We were recently facilitating a strategic planning process with a professional organization. We were discussing the two basic orientations for strategy: preserving and renewing. A preserving orientation focuses on maintaining stability, holding onto the past and being very reactive. A renewing strategy, on the other hand, revolves around anticipating change, looking to the future and being very innovative.
In the 1970s two retail organizations had very different orientations toward strategy. One had 1900 stores nationwide with an average of $7 million revenue per store. They focused on preserving the past, maintaining what they had, and in reacting to the marketplace. The other location had 200 stores nationwide with an average of $3.2 million per store. They had a focus on a renewing strategy where they were anticipating the future needs of customers in innovative and unique ways. Those stores were Kmart and Wal-Mart respectively, and we all know the rest of the story. Reflecting upon the impact of this orientation, we realized that it could be easily applied to personal leadership as well as organizational strategy.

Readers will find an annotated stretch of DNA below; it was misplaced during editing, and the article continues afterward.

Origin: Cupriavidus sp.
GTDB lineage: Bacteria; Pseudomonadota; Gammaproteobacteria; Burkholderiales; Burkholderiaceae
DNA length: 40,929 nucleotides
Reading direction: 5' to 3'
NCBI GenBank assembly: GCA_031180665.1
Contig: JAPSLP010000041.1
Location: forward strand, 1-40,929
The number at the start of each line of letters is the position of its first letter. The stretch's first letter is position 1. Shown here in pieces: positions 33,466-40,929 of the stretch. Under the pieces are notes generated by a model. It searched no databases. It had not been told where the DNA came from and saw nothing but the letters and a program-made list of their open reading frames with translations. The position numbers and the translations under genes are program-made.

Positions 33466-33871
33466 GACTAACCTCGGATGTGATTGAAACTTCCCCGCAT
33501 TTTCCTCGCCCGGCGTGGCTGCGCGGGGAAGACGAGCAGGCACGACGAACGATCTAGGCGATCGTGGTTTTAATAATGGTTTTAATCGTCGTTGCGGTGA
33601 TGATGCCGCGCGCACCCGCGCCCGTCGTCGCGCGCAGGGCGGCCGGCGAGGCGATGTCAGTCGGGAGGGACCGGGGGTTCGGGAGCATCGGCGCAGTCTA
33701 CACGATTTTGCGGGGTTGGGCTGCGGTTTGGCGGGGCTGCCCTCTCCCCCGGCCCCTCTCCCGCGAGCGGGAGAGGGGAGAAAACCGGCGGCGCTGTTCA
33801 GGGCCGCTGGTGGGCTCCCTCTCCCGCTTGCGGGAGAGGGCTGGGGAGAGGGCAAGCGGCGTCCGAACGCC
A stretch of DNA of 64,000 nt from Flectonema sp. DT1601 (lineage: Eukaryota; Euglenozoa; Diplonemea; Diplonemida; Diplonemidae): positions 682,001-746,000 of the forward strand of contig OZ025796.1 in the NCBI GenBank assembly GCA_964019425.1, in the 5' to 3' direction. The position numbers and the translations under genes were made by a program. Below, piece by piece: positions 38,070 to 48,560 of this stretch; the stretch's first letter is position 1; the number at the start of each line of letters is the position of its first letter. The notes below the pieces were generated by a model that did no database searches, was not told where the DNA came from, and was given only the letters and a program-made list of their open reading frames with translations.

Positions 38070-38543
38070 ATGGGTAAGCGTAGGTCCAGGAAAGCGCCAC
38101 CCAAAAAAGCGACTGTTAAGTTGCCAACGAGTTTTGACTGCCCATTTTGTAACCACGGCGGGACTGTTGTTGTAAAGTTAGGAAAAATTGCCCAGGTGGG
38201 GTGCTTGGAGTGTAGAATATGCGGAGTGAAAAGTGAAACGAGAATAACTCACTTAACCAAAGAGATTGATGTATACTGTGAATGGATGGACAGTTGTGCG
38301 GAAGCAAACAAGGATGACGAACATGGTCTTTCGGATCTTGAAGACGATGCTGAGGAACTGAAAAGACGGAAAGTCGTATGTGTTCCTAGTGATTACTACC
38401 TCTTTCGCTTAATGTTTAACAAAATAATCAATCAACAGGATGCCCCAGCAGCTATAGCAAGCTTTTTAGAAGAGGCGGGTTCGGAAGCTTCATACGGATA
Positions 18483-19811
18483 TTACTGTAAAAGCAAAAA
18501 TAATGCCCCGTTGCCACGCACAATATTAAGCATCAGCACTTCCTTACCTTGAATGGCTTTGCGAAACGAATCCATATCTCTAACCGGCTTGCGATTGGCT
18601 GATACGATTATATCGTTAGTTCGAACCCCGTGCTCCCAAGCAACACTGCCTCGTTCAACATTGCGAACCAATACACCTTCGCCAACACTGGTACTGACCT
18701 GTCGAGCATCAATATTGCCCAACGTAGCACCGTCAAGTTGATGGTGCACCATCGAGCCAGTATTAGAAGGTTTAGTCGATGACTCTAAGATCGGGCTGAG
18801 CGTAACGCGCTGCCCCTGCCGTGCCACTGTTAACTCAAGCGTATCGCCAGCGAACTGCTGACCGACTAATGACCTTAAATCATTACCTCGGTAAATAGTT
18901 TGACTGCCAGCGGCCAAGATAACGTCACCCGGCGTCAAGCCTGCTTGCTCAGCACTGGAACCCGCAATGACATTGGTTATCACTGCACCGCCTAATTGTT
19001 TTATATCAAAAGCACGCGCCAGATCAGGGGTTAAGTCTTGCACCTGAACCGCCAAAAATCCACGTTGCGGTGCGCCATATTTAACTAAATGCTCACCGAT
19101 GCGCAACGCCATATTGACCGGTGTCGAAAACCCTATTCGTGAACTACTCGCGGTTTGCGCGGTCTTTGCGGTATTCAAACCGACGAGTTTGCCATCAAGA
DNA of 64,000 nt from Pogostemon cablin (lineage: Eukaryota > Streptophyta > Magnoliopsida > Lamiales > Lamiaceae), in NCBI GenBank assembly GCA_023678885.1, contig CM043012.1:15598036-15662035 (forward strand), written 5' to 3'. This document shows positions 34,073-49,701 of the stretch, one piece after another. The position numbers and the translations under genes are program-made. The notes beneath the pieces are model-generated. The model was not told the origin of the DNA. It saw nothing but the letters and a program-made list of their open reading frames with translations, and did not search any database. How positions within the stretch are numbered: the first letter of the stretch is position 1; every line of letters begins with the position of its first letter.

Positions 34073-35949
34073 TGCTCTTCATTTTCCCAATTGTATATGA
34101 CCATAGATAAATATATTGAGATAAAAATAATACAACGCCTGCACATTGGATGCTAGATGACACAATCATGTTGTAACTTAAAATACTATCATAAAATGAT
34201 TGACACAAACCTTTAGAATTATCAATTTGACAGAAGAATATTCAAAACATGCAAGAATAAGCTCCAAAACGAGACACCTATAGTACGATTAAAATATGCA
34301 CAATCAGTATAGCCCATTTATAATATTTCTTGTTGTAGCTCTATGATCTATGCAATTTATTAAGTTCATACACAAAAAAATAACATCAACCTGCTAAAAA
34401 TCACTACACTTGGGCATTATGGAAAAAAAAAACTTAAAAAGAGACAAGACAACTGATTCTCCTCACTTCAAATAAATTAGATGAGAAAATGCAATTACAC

As a leader we can be focused on preserving the past, maintaining the stability of our current powerbase and making sure we hold onto what’s near and dear. Conversely, our orientation can be a renewing one, considering ourselves as learning and growing, building on the past to develop new and innovative ways to serve our customers and employees. Like Kmart, the leader with the preserving orientation will eventually struggle with credibility and effectiveness. Like Wal-Mart, the leader with the renewing orientation will be seen by those around them as growing and developing and gaining status and credibility. We have seen both types of leaders in action: Leaders who think they know it all, have no room for growth, and behave like they are on the top of the world, yet never really seem to be; leaders that seem to have it all, but are always talking about what they could do better, how they can achieve more, and are humble about what they’ve achieved. Which orientation the leader pursues really is a choice. How would you choose? When you look at your leadership orientation would you rather lead like Kmart or Wal-Mart?